The Court of Appeal of Victoria, a couple of weeks ago, refused in V601 Developments Pty Ltd v Probuild Constructions (Aust) Pty Ltd  VSCA 77 (2 May 2022) a stay of execution of the judgment in V601 v Probuild  VSC 849 (22 December 2021) pending appeal. Past experience suggests that such a refusal diminishes the prospect of the appeal being pursued.
The decision is a lengthy one, at 1451 paragraphs over 458 pages, covering a number of matters including prevention. The prevention point here was that the owner had prevented the contractor from putting in claims based (as required by the contract) on the Approved Contractor’s Program, by not approving the contractor’s programs. that is a relatively unusual application of the prevention principle, but not entirely unknown; it is referred to at page 217 of my book on Extra-Contractual Recoveries for Construction & Engineering Work.
The decision claim about six weeks after the High Court refused special leave in Key Infrastructure Australia Pty Ltd & Ors v Bensons Property Group Pty Ltd  HCATrans 185 (5 November 2021), where the issue sought to be appealed was the nature of the prevention principle, but Justice Digby did not refer either to that special leave application, nor to the Court of Appeal’s decision in that case. In that case, the Court of Appeal of Victoria found that the prevention principle is only enlivened where the prevention is a breach of contract, and further that it is merely a matter of implied term rather than rule of law. As I have explained elsewhere, the latter is probably a heresy (although not an entirely novel heresy) but the former clearly runs counter to considerable authority, and that authority was not referred to by the Court of Appeal. As such, it seems the decision was per incuriam. Further, the Court of Appeal found as a fact that there had been no prevention, and so in any event the observations of the Court of Appeal about the prevention principle were also obiter dicta. It appears that it was essentially on that basis that the High Court declined to give special leave to appeal – it not being a suitable vehicle to resolve the point.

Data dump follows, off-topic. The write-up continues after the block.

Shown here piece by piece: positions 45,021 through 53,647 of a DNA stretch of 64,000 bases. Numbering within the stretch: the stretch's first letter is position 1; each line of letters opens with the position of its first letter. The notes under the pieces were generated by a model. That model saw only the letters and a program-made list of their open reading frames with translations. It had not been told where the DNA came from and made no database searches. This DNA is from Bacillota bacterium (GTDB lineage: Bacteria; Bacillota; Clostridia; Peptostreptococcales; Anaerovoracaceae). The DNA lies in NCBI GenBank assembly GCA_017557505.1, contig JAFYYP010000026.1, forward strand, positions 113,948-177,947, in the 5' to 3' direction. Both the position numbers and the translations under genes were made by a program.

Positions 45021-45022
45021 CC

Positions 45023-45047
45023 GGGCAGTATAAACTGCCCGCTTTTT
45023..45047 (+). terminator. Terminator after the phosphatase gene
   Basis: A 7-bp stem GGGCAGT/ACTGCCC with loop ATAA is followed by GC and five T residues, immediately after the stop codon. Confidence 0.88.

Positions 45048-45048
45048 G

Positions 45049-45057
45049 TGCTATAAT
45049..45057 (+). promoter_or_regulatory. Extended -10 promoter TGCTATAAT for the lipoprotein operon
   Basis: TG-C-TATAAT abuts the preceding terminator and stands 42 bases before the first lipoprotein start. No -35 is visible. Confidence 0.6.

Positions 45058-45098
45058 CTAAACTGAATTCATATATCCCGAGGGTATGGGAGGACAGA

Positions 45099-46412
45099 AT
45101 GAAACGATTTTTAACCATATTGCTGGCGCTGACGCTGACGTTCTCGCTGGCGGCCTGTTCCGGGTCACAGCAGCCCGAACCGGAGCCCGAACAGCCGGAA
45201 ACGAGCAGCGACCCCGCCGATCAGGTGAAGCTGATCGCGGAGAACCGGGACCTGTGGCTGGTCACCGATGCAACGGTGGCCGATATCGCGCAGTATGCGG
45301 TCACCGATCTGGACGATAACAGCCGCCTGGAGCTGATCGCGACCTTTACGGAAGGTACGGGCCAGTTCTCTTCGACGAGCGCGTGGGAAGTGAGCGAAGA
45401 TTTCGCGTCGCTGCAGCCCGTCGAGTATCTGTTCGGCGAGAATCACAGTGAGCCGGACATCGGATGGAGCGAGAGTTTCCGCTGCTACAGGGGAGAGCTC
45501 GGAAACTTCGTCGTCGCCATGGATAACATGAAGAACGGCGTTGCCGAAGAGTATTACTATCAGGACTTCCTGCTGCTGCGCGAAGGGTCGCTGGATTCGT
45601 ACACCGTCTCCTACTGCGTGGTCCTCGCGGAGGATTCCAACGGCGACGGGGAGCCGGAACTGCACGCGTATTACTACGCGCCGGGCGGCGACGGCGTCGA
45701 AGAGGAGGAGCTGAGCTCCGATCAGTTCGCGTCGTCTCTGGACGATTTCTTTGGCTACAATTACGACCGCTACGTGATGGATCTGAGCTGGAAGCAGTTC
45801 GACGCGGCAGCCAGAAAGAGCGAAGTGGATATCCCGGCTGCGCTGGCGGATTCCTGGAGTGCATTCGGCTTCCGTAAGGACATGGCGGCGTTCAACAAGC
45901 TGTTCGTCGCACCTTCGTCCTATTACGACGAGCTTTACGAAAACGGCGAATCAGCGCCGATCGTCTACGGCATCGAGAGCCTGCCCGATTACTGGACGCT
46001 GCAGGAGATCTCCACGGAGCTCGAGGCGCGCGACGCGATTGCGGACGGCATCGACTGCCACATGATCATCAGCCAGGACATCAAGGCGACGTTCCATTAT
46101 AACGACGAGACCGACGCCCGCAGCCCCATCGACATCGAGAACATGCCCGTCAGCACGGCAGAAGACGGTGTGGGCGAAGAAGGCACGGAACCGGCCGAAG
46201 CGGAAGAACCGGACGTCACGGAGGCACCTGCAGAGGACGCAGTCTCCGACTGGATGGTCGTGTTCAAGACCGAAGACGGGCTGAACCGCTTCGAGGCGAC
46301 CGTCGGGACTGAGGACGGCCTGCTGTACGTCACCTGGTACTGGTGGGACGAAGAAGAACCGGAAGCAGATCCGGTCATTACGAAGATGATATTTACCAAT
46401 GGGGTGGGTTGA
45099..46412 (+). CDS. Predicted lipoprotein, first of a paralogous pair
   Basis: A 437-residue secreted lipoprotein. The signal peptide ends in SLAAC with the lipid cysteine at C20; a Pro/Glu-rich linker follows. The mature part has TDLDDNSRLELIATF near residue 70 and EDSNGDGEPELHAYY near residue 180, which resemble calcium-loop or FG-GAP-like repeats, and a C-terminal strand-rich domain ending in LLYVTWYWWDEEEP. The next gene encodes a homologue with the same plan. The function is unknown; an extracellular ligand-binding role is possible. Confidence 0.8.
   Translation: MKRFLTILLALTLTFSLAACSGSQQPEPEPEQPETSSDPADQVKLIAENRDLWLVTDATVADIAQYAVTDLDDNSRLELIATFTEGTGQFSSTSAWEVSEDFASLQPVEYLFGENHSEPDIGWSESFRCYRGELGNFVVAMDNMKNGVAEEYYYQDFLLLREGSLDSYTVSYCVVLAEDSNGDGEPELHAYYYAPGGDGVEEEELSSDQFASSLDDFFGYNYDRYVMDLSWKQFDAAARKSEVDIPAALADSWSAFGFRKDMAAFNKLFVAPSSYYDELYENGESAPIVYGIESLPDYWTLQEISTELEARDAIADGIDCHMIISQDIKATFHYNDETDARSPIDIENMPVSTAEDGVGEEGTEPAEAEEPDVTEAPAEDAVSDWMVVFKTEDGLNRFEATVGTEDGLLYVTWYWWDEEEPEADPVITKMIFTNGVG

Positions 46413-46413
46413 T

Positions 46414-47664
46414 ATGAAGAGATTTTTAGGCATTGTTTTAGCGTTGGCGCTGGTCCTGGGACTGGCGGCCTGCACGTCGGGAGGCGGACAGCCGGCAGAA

Some other highlights from the V601 case include:
- The contract expressly required that in certifying, the project manager must act independently, reasonably, having regard to the express terms of the contract and not in the commercial interests of either party. Digby J found that those same four terms would ordinarily be imposed at law.
- The court found that the certifying Project Manager had, inter alia:
- sought advice from the owner’s lawyers in relation to assertions regarding his independence ;
- attended many critical meetings with the owner and its lawyers, including to discuss the owner’s tactics and strategy dealing with the contractor’s claims ;
- provided the owner with drafts of his determinations in respect of expansion of time claims ;
- was involved with the owner in devising a strategy to delay and minimise the contractor’s contractual entitlements .
- The result was that the certifying Project Manager’s purported assessments, determinations and certifications were a nullity, and should be set aside .
- The contractor was entitled to its acceleration costs as reasonable costs incurred in mitigation of delays or likely delay is, this being in the alternative to the builder’s entitlement to recover those same costs by way of damages for the owner’s breach in failing to award and compensate the builder for extensions of time.
This decision is likely to stand alongside Alstom v Yokogawa (No 7)  SASC 49 as one full of useful principle, but perhaps likely to be underused because of the sheer length of the judgment?
 A useful summary of the decision is given by Philip Davenport in his article V601 V PROBUILD – THE DUTY OF A CERTIFIER TO ACT INDEPENDENTLY, which appears at page 28 of the March/April 2022 issue (#203) of the Australian Construction Law Newsletter.